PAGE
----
Markets

Mark Gilbert is a Bloomberg Gadfly columnist covering asset management. He previously was a Bloomberg View columnist, and prior to that the London bureau chief for Bloomberg News. He is the author of “Complicit: How Greed and Collusion Made the Credit Crisis Unstoppable.”

Marcus Ashworth is a Bloomberg Gadfly columnist covering European markets. He spent three decades in the banking industry, most recently as chief markets strategist at Haitong Securities in London.

As 2017 enters its final month, here are 12 charts to illustrate what a year it's been in markets. Far be it from us to be party-poopers; but let's just say what we see makes us slightly nervous about 2018.

The total value of companies listed on the world's stock markets as of Friday's close was $98,750,067,000,000 -- within touching distance of $100 trillion for the first time.

A (Very Big) Round Number
World equity index market capitalization is a whisker away from $100 trillion
Source: Bloomberg

That surge in equity values has been accompanied by a drop in price swings. As our Bloomberg News colleague Wes Goodman pointed out last week, equity market volatility has dropped below that of bonds for the first time ever this year.

Comfortably Numb
60-day volatility for stocks dropped below that of bonds for the first time this year
Source: Bloomberg

Pockets of the bond market also look troublesomely bubble-like. Two-year euro zone government bonds have raced below zero this year: most governments can borrow at an even lower cost than the European Central Bank's deposit rate.

Below Zero
Most European government bonds yield less than the -0.40% ECB deposit rate
Source: Bloomberg

Yields are being driven lower as the ECB continues to expand its balance sheet by buying bonds.

ECB Takes The Lead
Central banks all ramped up their balance sheets after the crisis, but the ECB is carrying on
Source: Bloomberg

In the U.S. Treasury market, the flattening of the yield curve is worrying some bond investors, including billionaire fund manager Bill Gross.

Flatter and Flatter
The U.S. yield curve has flattened steadily over 2017
Source: Bloomberg

With government paper offering such meager returns, money has been flowing into corporate bonds. European investment-grade bond funds have taken in cash for 45 consecutive weeks, according to analysts at Bank of America Merrill Lynch. Inflows are poised to set a record for the year.

Sales of new corporate debt denominated in euros are also setting records this year.

Corporate Bonanza
With one month to go, 2017 sales are already 10 percent above the total for 2016
Source: Bloomberg

Spreads on non-investment grade European debt briefly dipped below U.S. 10-year Treasury yields in August. As investors clamor to buy the bonds, their yields are making the moniker "high yield" increasingly unsuitable.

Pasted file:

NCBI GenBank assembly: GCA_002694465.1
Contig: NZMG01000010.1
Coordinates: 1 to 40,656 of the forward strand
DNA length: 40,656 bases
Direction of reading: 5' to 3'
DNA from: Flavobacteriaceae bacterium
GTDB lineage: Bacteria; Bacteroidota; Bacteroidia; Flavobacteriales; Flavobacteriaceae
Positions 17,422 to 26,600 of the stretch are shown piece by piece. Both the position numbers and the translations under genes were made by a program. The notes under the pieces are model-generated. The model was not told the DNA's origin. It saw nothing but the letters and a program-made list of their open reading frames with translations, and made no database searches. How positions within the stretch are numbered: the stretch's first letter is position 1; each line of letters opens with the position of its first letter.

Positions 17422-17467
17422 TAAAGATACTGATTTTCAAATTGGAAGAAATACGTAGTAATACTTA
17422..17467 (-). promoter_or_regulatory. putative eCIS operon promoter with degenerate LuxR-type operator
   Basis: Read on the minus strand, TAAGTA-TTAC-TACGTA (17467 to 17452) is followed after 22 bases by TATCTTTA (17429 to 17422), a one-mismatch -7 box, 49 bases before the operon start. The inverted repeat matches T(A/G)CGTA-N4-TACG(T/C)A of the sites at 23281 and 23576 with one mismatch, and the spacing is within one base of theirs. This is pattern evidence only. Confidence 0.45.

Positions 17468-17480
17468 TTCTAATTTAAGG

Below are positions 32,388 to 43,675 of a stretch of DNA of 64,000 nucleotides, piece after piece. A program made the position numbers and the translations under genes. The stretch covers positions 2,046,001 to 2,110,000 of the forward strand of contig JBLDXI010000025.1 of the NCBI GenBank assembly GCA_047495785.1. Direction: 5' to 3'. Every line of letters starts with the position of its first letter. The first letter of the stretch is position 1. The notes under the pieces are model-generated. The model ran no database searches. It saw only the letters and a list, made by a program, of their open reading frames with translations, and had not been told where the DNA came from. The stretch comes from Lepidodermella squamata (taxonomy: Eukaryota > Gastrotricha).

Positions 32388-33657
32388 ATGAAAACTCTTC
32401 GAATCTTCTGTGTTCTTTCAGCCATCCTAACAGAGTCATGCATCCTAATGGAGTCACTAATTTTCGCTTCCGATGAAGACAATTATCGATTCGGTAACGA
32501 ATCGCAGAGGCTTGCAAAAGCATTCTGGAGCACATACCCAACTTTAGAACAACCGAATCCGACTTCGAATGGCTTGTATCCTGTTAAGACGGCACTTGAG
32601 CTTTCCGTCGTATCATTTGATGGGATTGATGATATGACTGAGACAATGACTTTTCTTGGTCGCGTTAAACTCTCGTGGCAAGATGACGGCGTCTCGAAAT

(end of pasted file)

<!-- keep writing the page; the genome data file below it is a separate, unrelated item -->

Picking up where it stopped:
Not Such a High-Yielding Market
Non-investment grade European corporate yields fell below 3 percent for the first time in 2017
Source: Bloomberg

Last month saw the record for the highest price paid for a work of art obliterated by an unidentified buyer who bid $450.3 million for Leonardo da Vinci's "Salvator Mundi" at a Christie's auction -- compared with its pre-sale estimate of $100 million.

Art for Art's Sake?
The unidentified buyer of the da Vinci artwork broke the record
Source: Bloomberg

This year's more than 55 percent rise in Amazon.com Inc.'s share price has been particularly good for its founder and CEO Jeff Bezos. He's only the second executive ever to top the magic $100 billion mark, according to Robert LaFranco, who runs the Bloomberg Billionaires team; Microsoft Corp. founder Bill Gates reached that milestone in 1999.

It's Good to be Jeff Bezos
The net worth of the Amazon founder surpassed $100 billion last month

And then there's the bubbliest market of them all: Bitcoin. The price of the virtual currency recently crossed $10,000 for the first time.

A Tenfold Increase This Year
Bitcoin's seemingly inexorable rise
Source: Bloomberg

Despite that move, the number of times the term "bubble" has appeared in news articles is still below previous peaks. Still feeling comfortable about 2018?

A Bubble in Bubbles
Use of the word "bubble" in stories on the Bloomberg terminal
Source: Bloomberg's NT function

 

This column does not necessarily reflect the opinion of Bloomberg LP and its owners.

To contact the authors of this story:
Mark Gilbert in London at magilbert@bloomberg.net
Marcus Ashworth in London at mashworth4@bloomberg.net

To contact the editor responsible for this story:
Edward Evans at eevans3@bloomberg.net